Exercise has been strongly promoted for the prevention of the major diseases of aging in women, such as cardiovascular disease and osteoporosis. However, conflicting data exist as to whether exercise benefits joint health and thus helps protect against degenerative processes such as knee osteoarthritis. The aim of this study was to examine the cross-sectional relationship between exercise and knee joint cartilage in women at midlife.
A total of 176 women aged 40 to 67 years with no clinical knee osteoarthritis or history of significant knee injury were recruited from the community and had magnetic resonance imaging performed on their dominant knee to assess tibial cartilage volume and defects. The women completed a questionnaire to determine fortnightly exercise participation and frequency.
Fortnightly participation in exercise at an intensity that caused tachypnea and an increased pulse rate for at least 20 minutes was positively associated with the volume of the medial tibial cartilage (P = 0.02). There was a tendency for the frequency of exercise at this intensity to be positively associated with medial tibial cartilage volume (P = 0.07). Exercise participation was not significantly associated with the presence of knee cartilage defects.
Participation in exercise that causes tachypnea and an increased pulse rate for at least 20 minutes was associated with greater medial tibial cartilage volume, but not knee cartilage defects in non-healthcare-seeking women at midlife. More frequent exercise also tended to be associated with greater medial tibial cartilage volume. Although our findings need to be confirmed longitudinally, they provide further support for a beneficial effect of regular exercise on diseases related to aging.
Magnetic resonance imaging was performed to assess tibial cartilage volume and defects, and a questionnaire was used to determine fortnightly exercise participation and frequency. The results demonstrated that both participation and frequency of exercise in women are positively associated with knee cartilage volume, without being associated with the risk for cartilage defects.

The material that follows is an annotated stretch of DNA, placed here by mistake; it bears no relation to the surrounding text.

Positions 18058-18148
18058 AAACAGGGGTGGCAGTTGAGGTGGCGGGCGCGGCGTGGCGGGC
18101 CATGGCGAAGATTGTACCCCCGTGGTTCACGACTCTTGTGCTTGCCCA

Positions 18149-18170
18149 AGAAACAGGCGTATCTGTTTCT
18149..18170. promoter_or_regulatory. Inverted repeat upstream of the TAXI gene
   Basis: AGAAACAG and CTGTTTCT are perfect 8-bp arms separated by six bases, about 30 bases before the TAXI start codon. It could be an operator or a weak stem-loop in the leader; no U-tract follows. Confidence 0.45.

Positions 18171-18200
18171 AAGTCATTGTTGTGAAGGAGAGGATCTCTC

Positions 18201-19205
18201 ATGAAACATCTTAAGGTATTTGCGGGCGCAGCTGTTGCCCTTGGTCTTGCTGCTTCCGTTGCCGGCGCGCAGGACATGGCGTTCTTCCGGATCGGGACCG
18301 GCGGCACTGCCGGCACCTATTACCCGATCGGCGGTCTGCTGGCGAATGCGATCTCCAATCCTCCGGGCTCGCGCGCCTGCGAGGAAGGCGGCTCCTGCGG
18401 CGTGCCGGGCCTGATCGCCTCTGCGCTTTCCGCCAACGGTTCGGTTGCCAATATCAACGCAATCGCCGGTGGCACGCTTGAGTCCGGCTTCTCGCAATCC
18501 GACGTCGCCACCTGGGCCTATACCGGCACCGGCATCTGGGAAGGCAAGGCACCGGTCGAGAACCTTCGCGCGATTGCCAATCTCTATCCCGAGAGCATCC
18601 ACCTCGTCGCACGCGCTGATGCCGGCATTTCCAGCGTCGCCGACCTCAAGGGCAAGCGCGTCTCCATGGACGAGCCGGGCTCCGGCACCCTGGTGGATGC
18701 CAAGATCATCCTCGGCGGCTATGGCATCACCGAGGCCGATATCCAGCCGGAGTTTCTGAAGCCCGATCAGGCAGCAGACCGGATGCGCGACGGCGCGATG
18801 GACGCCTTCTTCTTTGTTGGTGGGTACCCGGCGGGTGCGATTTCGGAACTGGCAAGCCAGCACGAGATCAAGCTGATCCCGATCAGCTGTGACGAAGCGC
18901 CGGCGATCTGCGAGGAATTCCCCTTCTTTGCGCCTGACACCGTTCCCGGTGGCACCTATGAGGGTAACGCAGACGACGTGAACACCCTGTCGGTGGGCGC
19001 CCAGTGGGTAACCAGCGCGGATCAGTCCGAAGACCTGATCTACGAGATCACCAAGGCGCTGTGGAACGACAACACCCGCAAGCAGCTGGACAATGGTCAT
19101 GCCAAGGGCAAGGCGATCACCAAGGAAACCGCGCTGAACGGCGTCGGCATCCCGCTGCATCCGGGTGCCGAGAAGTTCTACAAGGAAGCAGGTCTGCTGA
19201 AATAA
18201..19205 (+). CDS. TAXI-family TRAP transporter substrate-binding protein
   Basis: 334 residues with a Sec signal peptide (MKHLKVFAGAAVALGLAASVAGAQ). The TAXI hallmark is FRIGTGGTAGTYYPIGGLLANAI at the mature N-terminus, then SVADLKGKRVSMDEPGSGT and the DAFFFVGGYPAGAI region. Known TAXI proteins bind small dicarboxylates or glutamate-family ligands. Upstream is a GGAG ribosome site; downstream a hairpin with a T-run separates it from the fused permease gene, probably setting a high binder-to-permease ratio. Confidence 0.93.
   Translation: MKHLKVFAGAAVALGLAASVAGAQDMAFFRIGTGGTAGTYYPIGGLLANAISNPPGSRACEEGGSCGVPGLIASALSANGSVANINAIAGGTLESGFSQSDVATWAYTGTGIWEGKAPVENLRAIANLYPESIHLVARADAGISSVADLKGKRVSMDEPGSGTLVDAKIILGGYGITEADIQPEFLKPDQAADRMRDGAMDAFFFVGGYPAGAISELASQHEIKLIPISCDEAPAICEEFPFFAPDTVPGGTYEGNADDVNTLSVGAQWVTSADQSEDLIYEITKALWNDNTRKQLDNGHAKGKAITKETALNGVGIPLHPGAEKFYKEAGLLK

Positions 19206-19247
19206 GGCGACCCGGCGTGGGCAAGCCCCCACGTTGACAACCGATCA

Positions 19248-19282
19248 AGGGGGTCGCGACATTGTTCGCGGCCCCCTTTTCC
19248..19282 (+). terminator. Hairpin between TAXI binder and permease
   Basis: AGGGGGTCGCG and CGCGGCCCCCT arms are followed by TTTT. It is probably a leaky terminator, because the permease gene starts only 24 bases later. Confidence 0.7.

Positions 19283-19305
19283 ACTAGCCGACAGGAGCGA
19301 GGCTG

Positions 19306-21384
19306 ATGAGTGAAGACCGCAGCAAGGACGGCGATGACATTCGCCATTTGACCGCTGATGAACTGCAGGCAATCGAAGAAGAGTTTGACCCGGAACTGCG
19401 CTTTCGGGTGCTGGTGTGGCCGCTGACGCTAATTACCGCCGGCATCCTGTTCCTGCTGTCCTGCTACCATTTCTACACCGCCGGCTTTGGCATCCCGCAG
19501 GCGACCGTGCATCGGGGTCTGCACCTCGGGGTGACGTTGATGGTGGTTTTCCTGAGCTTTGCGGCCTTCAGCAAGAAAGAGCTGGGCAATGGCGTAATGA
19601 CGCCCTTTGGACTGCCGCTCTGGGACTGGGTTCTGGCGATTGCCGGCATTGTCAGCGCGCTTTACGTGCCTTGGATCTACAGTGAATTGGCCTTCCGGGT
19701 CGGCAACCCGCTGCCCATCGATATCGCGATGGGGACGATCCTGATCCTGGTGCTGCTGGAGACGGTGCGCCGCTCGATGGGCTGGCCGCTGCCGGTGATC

From the 1National Health and Medical Research Council of Australia Centre of Clinical Research Excellence for the Study of Women's Health, Monash University Medical School, Alfred Hospital, Prahran, Victoria, Australia; 2Department of Epidemiology and Preventive Medicine, Monash University Medical School, Alfred Hospital, Prahran, Victoria, Australia; 3The Jean Hailes Foundation, Clayton, Victoria, Australia; and 4MRI Unit, Mayne Health Diagnostic Imaging Group, Epworth Hospital, Richmond, Victoria, Australia.
Received October 10, 2006; revised and accepted November 16, 2006.
Funding/support: This work was supported by grants 219279 and 334267 from the National Health and Medical Research Council of Australia.
Financial disclosure: None reported.
Address correspondence to: Flavia Cicuttini, MBBS, PhD, Department of Epidemiology and Preventive Medicine, Monash University, Central and Eastern Clinical School, Alfred Hospital, Melbourne, Victoria 3004, Australia. E-mail: email@example.com.